Otherwise, if we continue this trend unabated, distinguished service awards may soon be reduced to glorified ‘free ration’ medals for senior officers.

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Who stands to lose?

news_27-1024x682In the past few years television debates between politicians of various dispensations reinforced one thing loudly and clearly. Amidst all the hand wringing, finger pointing and name calling, the message that came through was this. In the opinion of politicians, the common citizen of this country is a simpleton with a single digit IQ. Someone with a very short memory, someone they can continue to fool and heap indignities upon day after day, while in turn the hapless people will continue to repose blind faith in them.

They wanted us to believe that businessmen offer interest free loans to them without any quid pro quo. That their astute investments and extremely productive agricultural assets have been the reasons behind the almost universal rise in net worth amongst politicians of all shapes and hues.  That being born in illustrious political families bestows divine rights  and innate leader­ship skills even in college dropouts of abysmally low IQ. In addition, it gives them, and even those married into such families, unlimited access to state resources, security and ability to dole out patronage.

Unfortunately for this established political class, their endless good times seem to be hanging on an edge.

A hyperactive and hyper competitive media, a politically aware and vocal electorate expressing their opinions and debating on social networks, not hesitant in questioning the ruling class, were some of the changes that came about in the recent years. Popular protests and movements, like the spontaneous demonstrations in reaction to the Delhi gang-rape case and the anti-corruption  / Janlokpal agitation, saw large scale and spontaneous participation by ordinary people.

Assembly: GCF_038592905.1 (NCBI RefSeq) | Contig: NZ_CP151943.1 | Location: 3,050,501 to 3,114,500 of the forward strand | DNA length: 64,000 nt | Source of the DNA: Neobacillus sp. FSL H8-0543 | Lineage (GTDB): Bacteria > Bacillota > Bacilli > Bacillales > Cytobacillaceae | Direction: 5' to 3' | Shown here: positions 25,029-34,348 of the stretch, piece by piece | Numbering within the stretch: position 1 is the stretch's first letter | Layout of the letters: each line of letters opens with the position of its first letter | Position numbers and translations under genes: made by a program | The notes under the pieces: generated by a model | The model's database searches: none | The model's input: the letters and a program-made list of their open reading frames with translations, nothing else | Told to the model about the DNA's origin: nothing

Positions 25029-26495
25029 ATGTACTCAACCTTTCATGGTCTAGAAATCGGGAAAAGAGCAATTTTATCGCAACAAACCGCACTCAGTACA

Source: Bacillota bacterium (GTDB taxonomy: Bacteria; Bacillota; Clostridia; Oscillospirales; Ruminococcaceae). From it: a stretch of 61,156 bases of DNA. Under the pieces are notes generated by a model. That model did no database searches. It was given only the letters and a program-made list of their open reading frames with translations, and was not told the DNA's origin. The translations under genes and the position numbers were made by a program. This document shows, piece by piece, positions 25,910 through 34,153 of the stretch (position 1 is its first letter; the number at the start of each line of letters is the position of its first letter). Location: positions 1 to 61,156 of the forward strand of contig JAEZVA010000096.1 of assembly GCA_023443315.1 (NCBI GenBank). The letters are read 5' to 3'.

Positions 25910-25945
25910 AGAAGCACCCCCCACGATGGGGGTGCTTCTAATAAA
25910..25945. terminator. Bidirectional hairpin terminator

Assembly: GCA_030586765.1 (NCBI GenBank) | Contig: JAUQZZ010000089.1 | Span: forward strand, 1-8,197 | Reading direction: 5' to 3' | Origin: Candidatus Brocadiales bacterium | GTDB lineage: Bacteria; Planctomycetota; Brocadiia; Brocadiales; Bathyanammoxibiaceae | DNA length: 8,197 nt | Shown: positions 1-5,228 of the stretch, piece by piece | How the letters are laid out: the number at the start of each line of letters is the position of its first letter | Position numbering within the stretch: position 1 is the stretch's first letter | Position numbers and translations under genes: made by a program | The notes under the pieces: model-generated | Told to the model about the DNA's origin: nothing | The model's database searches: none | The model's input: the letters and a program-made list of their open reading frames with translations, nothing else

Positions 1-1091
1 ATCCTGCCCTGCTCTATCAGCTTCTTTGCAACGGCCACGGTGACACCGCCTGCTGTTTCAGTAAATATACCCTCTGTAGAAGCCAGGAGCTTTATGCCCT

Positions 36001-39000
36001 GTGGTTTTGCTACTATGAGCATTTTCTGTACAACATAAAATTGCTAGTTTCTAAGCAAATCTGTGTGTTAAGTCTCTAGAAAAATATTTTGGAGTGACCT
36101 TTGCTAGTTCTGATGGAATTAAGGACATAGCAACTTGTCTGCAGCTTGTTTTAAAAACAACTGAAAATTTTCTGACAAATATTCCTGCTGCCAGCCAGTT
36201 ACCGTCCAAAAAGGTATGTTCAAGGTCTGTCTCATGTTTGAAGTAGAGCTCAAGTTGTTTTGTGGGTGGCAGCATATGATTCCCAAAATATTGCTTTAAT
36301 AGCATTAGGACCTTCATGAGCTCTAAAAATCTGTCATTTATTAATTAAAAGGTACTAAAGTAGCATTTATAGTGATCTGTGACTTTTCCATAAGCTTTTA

Continued complacency of the political class in failing to adequately react to these changes resulted in the rise of a completely new breed of popular leadership. Thrown up by the popular movements, they are not really politicians in the conventional sense, since the term is not associated with a lot of respectability. They are people like us and unlike the politicians, they come across as being sincere and well meaning.  The reason why this phenomenon is considered both, amazing, as well as one replete with hope, is because they have managed to turn conven­tional wisdom on its head.